The last Trilogue negotiation with the former Maltese Presidency of the Council, now in the hands of Estonia as of 1 July, took place last week. Commenting on the outcome of the meeting, MEP Roza Thun – Rapporteur for the European Parliament – expressed her disappointment because some Member States in the Council could not agree on some specific provisions of the draft law. In a blog post appeared on the website of the EPP Group, MEP Thun declared that EU negotiators agreed to resume the work with the Estonian Presidency, aiming at finding workable solutions, namely on the following aspects:
- Discrimination in digital services, such as e-books, music, video games and software: the Parliament is in favor of including them in the scope if the trader has acquired licenses in the relevant EU countries, while the Council would prefer to leave such services out of the scope.
- Rules prohibiting passive sales restrictions.
- The review of this regulation.
Ecommerce Europe has always had a constructive approach towards the Proposal for a Regulation on geo-blocking. Nevertheless, the European e-commerce association has always called on policymakers to ensure that the Regulation will not put at risk online merchants’ right to economic and contractual freedom. In April 2017, the IMCO Committee of the European Parliament, in charge of this proposal, adopted its report on the Regulation. In Ecommerce Europe’s opinion, the work done by MEP Thun and the IMCO Committee contributed to improve many aspects of the text that created concerns for online merchants.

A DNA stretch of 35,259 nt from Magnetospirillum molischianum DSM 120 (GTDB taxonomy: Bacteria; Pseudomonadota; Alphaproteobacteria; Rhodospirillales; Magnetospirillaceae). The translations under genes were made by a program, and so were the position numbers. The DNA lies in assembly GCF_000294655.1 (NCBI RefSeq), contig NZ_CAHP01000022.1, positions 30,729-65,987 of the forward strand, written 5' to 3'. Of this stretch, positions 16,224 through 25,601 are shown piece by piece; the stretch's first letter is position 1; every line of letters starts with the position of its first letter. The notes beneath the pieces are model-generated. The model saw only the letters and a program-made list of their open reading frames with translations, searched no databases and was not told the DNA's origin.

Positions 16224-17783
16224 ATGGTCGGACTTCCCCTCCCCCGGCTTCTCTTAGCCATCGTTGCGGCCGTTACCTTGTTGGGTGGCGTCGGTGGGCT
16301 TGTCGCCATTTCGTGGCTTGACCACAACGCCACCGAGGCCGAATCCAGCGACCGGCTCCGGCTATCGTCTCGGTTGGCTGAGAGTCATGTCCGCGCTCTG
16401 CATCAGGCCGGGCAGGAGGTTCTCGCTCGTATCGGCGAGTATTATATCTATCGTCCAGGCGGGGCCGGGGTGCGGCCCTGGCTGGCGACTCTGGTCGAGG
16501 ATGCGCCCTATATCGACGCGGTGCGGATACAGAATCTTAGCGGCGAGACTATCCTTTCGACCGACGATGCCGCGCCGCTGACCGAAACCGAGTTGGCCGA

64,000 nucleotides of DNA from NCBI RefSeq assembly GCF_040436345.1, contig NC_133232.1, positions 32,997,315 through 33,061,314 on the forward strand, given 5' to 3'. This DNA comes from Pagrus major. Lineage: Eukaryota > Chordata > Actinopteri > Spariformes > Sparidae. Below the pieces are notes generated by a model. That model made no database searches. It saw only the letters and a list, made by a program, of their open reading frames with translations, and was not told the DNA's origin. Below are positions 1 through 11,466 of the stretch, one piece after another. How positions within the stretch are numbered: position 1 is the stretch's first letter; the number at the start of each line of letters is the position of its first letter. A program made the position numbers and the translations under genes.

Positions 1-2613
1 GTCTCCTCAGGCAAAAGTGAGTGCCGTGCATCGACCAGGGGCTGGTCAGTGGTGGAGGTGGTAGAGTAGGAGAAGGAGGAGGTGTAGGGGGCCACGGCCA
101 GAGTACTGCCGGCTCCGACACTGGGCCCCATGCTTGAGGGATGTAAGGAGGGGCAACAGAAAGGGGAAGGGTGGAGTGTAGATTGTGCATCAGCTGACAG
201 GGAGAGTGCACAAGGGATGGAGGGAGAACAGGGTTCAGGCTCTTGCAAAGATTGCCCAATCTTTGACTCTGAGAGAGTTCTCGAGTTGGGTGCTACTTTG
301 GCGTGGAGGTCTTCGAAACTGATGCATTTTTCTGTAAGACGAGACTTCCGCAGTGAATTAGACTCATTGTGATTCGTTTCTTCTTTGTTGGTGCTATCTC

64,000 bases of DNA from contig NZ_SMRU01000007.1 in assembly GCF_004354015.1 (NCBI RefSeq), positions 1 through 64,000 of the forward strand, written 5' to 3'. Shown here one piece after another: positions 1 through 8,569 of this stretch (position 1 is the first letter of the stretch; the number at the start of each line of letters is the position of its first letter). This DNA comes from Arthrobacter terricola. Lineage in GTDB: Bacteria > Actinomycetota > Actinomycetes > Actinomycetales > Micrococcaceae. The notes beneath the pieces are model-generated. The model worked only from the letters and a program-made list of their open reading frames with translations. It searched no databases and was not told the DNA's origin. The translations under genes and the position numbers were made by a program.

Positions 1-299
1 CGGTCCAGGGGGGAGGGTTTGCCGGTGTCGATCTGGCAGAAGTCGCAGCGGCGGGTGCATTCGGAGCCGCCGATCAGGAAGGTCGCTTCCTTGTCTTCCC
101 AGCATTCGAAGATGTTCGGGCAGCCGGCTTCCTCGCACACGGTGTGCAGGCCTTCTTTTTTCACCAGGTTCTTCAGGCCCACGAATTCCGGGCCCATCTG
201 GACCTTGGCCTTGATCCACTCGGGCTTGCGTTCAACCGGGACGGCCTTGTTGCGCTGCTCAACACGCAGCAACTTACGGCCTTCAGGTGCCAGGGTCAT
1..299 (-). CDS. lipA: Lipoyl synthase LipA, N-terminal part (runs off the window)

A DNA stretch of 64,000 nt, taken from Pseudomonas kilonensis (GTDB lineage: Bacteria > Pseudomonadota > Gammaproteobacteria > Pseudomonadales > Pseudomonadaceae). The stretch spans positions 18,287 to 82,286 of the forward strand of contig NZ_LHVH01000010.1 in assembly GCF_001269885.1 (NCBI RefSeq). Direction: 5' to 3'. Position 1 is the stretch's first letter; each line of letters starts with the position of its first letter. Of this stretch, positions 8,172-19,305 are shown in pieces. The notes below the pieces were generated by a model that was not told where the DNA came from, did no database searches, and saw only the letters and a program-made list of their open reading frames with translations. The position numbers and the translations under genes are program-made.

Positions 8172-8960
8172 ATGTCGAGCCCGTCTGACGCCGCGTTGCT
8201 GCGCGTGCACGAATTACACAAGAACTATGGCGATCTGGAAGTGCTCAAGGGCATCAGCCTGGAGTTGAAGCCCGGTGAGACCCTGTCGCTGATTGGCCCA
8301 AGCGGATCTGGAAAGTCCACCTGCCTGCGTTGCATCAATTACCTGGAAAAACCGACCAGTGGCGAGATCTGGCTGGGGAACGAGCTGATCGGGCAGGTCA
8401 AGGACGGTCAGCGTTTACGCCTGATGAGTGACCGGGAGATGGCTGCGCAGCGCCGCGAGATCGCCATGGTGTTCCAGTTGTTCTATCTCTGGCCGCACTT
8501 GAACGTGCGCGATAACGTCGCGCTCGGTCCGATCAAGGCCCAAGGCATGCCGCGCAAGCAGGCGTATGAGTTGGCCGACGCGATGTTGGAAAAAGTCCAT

Nevertheless, Ecommerce Europe believes that it is a missed chance that some pragmatic and workable solutions, proposed by the Rapporteur in her draft report, were not retained in the final version of the text adopted by IMCO in April. Ecommerce Europe analyzed the IMCO Report and listed its positive elements and remaining concerns, namely potential negative impacts on traders if they would have to cover additional costs of shipping, issues regarding the applicable law and rerouting (for more details, please refer to p. 13-14 of the “Ecommerce Europe’s Manifesto”, available here).
Most probably, an agreement on the Geo-blocking Regulation will not be possible before autumn 2017. In the meantime, Ecommerce Europe stays in close contact with EU policymakers, in order to ensure that the perspective of online merchants will be duly taken into account during the next rounds of negotiations.